Text Design: Jeannene Bragg
Costume Design: Jeannene Bragg
Sound Design: Brian Freeland

Ensemble
Rhea Amos
Terry Burnsed
Jaime Lujan
Anson Nicholson
Kenny Storms
Miriam BC Tobin
Dane Torbenson

*This production was created with the support and collaboration of Metropolitan State University. Development collaborators:  Rhea Amos, Jeannene Bragg, Terry Burnsed, Brian Freeland, Jaime Lujan, & Miriam BC Tobin.

post

Prison / Street / Prison

Prison / Street / Prison (2013)

Prison / Street / Prison (2013)

Prison / Street / Prison
an original collaboration between RedLine, The LIDA Project, & The SOURCE Theatre Co.*

As part of Redline Denver’s exhibit, Not Exactly: Between home and where I find myself, The LIDA Project & SOURCE Theatre artistic directors Brian Freeland & Hugo Sayles created a first hand testimonial work giving voice to the connection between homelessness and incarceration.

Production History
June 13 – 29, 2013 : RedLine :: Denver, CO

Media Coverage
Cycles of Street to Prison address the line between homelessness and incarceration – Westword
The Art of Homelessness – Westword

The Company
Direction: Brian Freeland / Hugo Jon Sayles
Lighting Design: Kenrick Fischer
Scenic Design: David Lafont
Projection Design: Brian Freeland
Sound Design: William Burns / Max Peterson
Not Exactly Curators: Chad Kautzer / Robin Gallite

Ensemble
Jeff Campbell
Corin Chavez
Tim Johnson
Parnell McGee
Lorenzo Sariñana
Kenny Storms

Images

* Development collaborators:  Jeff Campbell, Corin Chavez, Brian Freeland, Tim Johnson, Parnell McGee, Lorenzo Sariñana, Hugo Jon Sayles, & Kenny Storms

post

Justin Bieber Meets Al Qaeda

Justin Bieber Meets Al Qaeda (2011)

Justin Bieber Meets Al Qaeda (2011)

Justin Bieber Meets Al Qaeda
a devised work of The LIDA Project*

This original LIDA collaborative work inspired by Max Fritch’s The Firebugs and Albert Camus’s The Just, focuses on American pop culture and attitudes a decade after the Al Qaeda attacks on the United States. An irreverent, bombastic, and controversial examination of American politics and culture post 9-11.

Production History
September 9 – October 8, 2011: work | space :: Denver, CO

Awards
Best Multimedia Integration (Steven J. Deidel) -Denver Post Ovation Award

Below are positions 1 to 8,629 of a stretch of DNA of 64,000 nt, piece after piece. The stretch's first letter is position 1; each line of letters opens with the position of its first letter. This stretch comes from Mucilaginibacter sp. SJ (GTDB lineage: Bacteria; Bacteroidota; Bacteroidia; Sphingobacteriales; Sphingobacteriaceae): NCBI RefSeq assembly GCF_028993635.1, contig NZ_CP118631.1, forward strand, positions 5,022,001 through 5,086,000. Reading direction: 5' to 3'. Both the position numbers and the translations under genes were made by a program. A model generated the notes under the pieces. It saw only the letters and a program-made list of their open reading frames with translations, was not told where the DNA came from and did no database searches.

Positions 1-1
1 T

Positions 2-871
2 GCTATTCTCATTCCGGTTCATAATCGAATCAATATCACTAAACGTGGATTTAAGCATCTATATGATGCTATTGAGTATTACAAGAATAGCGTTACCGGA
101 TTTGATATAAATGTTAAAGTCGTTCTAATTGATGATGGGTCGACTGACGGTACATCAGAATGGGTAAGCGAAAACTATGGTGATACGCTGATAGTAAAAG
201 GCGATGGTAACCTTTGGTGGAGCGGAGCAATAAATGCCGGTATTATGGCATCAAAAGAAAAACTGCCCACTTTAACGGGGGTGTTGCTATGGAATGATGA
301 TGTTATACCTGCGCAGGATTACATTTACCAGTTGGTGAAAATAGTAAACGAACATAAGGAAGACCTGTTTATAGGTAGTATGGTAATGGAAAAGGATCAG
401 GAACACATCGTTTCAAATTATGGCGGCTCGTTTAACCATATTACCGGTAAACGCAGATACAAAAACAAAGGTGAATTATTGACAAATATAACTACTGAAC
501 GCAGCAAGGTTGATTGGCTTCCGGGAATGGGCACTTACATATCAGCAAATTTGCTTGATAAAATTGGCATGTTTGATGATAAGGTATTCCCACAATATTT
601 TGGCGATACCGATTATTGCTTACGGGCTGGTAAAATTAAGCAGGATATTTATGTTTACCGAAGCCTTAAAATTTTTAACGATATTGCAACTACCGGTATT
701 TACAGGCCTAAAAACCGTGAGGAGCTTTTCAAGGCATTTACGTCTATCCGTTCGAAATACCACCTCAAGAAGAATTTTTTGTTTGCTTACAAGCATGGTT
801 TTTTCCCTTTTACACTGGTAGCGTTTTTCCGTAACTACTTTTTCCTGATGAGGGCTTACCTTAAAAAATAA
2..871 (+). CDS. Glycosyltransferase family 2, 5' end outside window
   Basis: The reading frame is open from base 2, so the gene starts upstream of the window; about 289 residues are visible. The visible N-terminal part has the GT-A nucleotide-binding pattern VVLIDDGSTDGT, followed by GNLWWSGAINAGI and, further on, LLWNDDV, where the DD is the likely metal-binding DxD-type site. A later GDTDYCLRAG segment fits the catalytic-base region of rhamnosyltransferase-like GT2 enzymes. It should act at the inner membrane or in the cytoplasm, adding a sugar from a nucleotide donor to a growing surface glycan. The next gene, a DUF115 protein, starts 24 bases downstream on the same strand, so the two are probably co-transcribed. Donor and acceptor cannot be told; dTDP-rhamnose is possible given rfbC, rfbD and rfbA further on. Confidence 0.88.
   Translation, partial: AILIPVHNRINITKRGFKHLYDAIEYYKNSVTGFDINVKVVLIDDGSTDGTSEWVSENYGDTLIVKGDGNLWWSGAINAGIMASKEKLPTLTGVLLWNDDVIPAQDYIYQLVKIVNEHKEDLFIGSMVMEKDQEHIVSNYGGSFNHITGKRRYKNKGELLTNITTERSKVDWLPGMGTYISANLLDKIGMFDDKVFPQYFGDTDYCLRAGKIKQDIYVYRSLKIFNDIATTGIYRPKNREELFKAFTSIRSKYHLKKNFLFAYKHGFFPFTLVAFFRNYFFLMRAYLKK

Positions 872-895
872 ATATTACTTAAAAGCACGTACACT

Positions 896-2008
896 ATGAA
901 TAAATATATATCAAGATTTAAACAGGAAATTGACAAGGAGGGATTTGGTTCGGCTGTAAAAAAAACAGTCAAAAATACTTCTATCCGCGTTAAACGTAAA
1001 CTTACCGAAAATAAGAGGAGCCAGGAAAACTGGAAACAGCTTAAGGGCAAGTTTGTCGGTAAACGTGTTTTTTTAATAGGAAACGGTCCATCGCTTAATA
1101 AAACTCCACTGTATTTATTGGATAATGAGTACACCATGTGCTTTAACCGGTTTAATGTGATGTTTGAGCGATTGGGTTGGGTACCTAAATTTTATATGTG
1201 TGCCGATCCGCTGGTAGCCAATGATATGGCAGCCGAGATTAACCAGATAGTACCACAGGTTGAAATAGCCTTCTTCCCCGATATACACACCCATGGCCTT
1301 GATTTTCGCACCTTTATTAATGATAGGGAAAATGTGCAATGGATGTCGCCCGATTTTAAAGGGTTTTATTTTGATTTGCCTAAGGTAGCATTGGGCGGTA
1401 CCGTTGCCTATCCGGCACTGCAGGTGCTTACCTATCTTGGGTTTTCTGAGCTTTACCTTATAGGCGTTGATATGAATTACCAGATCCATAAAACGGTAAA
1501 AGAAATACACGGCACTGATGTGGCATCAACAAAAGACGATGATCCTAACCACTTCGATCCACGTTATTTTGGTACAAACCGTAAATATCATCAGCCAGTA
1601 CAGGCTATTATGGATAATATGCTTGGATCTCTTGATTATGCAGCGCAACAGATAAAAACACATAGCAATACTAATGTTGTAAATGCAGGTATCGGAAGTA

Best Lighting (Steven J. Deidel) – Denver Post Ovation Award Nomination
Best Sound (Kenny Storms & Max Peterson)– Denver Post Ovation Award Nomination

Media Coverage
Art from the ashes: A decade later, great art inspired by 9/11 is rare
Photo call: Opening night for new LIDA Project
The Terror, the Terror!
The Denver Post Fall Arts Preview

The Company
Producers: Brian Freeland, Steven J. Deidel & The LIDA Project
Direction: Brian Freeland
Dramaturgy: Rebecca Gorman O’Neill
Lighting / Projection Design: Steven J. Deidel
Sound Design: Max Peterson & Kenny Storms
Costume Design: Annette Westerby
Associate Lighting Design: Anna R. Kaltenbach
Associate Lighting Design / Lighting Programmer: G. Austin Allen
Projection Associate / Content Creation: Ryan Gaddis
Pixel Twister: Joe Deats
Camera Operators / Video Technicians: Tommy Sheridan & Alex Polzin
LIVE Sand Artist: Amelia Charter

Ensemble
Patrick Balai: Homeland Security / George W. Bush
Robin Davies: White
Hart DeRose: Anna Lucia
Dan O’Neill: Osama Bin Ladin
Safa Samiezade-Yazd: The Chorus
Matthew Schultz: Sadam Hussain / Bieber
Ryan Wuestewald: Wilson

Video

Images

* Development collaborators: Robin Davies, Hart DeRose, Brian Freeland, & Matthew Schultz. Additional collaboration from Steven J. Deidel, Rebecca Gorman O’Neill, Dan O’Neill, & Kenny Storms

post

HOT + WAX: On Being Too Big To Fail (a piece in 8 bits)

Kenny Storms in HOT + WAX: On Being Too Big To Fail (a piece in 8 bits) (2010)

 

HOT + WAX: On Being Too Big To Fail (a piece in 8 bits)
conceived and directed by Julie Rada as devised with The LIDA Project*

A live performance blend of the Icarus story from Greek mythology, the 2009 economic crisis and 1980’s 8-bit video games. Princess Toadstool figures prominently, as does the boy whose wings melted in the sun. Joe Knossos, the head of the troubled financial products division, dodges the Minotaur as meat falls from the sky. The piece is highly-interactive with opportunities for witnesses to play old-school video games and manipulate the direction of the story.

HOT+WAX = flying too close to the sun.
HOT+WAX = getting all the coins.
HOT+WAX = finance porno.
HOT+WAX = 8 bits vs. naughty bits.

Production History